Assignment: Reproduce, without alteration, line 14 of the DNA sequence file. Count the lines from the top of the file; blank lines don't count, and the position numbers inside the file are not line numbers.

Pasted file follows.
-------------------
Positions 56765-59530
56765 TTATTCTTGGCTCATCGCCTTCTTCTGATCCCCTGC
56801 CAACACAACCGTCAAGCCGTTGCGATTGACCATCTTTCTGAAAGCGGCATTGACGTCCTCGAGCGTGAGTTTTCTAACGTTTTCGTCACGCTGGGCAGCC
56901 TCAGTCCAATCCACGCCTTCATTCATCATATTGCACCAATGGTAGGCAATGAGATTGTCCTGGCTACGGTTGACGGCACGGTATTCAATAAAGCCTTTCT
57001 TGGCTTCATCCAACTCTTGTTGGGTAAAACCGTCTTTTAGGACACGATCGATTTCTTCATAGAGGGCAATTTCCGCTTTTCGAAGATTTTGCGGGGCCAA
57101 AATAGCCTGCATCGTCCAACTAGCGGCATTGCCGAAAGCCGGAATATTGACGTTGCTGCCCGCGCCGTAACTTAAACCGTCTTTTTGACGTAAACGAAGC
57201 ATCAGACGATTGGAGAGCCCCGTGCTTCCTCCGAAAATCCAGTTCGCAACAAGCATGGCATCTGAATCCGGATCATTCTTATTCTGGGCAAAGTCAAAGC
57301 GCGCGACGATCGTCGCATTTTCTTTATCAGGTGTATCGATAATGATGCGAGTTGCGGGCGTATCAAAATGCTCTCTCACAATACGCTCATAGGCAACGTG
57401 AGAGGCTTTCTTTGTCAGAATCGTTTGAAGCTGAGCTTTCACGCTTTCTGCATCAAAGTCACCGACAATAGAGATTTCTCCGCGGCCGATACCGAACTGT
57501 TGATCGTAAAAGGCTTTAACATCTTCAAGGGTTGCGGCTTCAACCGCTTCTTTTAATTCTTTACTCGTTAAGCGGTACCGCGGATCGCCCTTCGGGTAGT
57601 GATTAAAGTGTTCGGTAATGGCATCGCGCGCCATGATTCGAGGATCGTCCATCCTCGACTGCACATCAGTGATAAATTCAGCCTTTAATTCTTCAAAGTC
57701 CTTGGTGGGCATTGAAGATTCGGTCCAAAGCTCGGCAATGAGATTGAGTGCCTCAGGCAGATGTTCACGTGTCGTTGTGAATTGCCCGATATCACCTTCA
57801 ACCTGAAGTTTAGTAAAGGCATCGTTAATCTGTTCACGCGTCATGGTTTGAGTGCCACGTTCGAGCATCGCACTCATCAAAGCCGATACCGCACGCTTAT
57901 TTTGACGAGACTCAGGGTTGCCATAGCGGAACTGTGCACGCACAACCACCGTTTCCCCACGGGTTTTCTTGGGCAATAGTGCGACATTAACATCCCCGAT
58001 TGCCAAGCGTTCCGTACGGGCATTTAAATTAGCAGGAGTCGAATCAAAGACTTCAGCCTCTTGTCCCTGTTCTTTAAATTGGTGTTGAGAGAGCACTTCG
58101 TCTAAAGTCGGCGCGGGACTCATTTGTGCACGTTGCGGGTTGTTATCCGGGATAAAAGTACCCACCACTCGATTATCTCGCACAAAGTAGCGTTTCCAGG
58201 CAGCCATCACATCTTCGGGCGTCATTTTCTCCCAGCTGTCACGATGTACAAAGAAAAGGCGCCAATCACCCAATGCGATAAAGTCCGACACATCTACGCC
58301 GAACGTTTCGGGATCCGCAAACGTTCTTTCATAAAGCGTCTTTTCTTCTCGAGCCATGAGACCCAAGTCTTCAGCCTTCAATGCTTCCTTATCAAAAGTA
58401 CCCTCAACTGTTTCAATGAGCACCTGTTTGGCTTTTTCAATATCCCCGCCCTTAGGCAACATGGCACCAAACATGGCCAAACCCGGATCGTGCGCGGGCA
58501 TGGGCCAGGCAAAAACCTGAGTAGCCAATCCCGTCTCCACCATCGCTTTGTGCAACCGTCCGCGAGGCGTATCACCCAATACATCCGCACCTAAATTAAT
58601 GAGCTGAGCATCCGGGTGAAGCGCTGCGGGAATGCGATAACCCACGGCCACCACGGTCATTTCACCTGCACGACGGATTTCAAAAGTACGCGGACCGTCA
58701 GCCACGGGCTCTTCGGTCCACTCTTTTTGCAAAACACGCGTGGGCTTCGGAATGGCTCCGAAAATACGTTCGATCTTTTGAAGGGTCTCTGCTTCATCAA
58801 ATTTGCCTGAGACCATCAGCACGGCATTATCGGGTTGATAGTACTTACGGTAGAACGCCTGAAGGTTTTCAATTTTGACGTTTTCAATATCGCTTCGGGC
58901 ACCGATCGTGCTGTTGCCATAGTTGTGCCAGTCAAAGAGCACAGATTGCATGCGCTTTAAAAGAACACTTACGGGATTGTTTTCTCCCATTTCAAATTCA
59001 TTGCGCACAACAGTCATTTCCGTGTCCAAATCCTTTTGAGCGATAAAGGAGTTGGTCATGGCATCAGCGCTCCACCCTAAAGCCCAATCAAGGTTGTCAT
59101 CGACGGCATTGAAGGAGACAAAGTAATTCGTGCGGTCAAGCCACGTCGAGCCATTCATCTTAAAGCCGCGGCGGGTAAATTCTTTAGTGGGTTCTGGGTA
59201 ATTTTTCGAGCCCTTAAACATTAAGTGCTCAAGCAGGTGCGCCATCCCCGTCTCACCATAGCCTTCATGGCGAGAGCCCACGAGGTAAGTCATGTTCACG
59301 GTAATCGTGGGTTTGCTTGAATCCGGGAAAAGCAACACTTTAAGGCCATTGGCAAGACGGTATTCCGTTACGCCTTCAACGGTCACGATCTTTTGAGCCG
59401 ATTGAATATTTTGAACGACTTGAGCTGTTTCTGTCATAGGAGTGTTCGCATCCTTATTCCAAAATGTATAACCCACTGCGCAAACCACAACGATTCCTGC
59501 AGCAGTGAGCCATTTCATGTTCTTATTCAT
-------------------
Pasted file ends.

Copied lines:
57901 TTTGACGAGACTCAGGGTTGCCATAGCGGAACTGTGCACGCACAACCACCGTTTCCCCACGGGTTTTCTTGGGCAATAGTGCGACATTAACATCCCCGAT